Most consumers don’t read the fine print on everything they sign. We all know that we should carefully read the terms and conditions of every agreement and every line of every contract, but we don’t. It’s easier to jot down a signature or click “accept.”
By doing this, consumers could be signing away the right to complain and not even know it, thanks to the rising use of non-disparagement clauses in contracts.
BBB offers these tips:
- Read your contract. What can end up hurting a consumer is not fully understanding or reviewing a contract. The clauses are sometimes stuck in long contracts or in online contracts that require you to accept what the document entails. Ask the business if there are any clauses that would limit your ability to truthfully give your opinion. Don’t forget to completely read the contract as well.
- Ask questions. Ask the business why the clause is in the contract. Make sure you understand what happens if you break the clause or if you can back out of the contract if you feel uncomfortable a couple days after signing it.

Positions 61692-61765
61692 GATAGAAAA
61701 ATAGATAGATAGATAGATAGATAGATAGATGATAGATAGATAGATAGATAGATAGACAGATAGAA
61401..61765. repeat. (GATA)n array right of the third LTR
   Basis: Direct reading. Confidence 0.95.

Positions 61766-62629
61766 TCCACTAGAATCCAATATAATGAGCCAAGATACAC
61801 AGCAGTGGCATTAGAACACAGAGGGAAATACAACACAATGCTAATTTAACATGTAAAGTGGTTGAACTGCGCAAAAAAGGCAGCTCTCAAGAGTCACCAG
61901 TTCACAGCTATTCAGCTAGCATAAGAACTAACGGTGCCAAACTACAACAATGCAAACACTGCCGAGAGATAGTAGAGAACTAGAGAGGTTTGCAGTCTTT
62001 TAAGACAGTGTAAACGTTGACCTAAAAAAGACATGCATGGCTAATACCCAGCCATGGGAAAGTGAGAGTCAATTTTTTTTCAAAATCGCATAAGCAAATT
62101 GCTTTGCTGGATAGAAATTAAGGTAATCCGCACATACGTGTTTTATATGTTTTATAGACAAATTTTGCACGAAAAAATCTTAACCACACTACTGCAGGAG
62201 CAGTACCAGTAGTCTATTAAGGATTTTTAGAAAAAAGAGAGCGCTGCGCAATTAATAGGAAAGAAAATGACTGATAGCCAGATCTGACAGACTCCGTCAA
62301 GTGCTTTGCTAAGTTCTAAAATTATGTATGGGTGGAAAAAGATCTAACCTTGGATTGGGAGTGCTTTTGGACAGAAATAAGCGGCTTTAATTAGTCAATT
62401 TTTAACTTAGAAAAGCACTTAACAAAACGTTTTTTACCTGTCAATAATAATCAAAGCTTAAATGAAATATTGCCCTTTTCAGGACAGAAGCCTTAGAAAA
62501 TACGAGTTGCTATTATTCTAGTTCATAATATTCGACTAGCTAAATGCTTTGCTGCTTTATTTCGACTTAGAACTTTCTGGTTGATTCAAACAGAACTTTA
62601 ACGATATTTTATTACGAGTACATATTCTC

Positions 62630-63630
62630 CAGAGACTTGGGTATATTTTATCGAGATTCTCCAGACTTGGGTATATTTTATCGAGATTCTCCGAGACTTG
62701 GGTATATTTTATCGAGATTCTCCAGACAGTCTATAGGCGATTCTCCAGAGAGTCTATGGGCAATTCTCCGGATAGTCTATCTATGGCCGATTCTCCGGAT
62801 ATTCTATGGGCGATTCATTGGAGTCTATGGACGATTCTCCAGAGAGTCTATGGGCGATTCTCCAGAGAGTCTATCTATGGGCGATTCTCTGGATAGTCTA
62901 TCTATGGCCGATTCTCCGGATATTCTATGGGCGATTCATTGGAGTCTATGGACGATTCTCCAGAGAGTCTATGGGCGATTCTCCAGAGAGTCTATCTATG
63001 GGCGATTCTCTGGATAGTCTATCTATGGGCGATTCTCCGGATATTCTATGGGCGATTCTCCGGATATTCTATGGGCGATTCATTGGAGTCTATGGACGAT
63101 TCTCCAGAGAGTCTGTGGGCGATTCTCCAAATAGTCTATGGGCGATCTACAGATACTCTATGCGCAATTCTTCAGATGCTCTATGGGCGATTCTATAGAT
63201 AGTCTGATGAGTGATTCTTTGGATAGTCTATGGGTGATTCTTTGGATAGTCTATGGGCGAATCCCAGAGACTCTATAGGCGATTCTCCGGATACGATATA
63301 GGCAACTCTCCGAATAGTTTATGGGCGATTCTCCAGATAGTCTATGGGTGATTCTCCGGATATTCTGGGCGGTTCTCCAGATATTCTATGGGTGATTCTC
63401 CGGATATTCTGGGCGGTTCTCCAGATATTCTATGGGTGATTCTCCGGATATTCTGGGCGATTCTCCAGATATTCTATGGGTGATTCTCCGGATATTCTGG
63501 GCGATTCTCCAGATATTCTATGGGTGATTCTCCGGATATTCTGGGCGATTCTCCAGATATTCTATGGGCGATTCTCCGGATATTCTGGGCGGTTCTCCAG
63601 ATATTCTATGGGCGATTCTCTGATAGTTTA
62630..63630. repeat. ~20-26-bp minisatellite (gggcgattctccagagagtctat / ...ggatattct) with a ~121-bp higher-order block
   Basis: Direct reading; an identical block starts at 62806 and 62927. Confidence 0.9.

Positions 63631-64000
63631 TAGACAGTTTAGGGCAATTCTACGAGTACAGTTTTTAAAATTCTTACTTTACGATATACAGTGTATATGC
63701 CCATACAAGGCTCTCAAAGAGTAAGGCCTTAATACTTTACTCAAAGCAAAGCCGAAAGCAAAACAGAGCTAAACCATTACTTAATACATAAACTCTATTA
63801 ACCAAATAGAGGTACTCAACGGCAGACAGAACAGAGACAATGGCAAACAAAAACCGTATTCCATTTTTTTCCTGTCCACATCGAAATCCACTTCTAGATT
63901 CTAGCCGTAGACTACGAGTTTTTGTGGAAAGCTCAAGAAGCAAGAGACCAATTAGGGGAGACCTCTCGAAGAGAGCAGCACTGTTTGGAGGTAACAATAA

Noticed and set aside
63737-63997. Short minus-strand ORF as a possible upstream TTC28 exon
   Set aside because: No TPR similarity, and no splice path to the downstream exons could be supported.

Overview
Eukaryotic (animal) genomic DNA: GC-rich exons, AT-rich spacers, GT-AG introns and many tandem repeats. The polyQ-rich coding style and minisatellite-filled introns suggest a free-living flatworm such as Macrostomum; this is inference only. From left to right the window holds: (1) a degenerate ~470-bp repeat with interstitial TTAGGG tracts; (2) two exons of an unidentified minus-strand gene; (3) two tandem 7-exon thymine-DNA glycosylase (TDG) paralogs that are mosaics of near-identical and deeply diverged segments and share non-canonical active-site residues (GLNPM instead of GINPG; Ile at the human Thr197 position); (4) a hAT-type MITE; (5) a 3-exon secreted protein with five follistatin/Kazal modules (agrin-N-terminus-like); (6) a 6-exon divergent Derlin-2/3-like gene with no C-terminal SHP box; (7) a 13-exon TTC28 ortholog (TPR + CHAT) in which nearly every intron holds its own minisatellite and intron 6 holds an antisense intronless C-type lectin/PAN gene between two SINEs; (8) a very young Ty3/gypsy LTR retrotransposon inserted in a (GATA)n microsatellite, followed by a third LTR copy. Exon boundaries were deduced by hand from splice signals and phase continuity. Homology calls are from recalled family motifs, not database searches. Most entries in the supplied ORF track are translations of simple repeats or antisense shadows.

- Negotiate with the business. Try to see if the clause can be removed. Seeking legal advice about the contract can ensure everything is done properly.
- Walk away. Alderman said if a business has a non-disparagement clause in their contract, you may want to rethink doing business with the company. You always have a choice. The clause may indicate the company is worried about a consumer saying something truthful about their services or business practices. Decide whether the clause is something you are comfortable with signing. If not, choose another company who can offer the same service.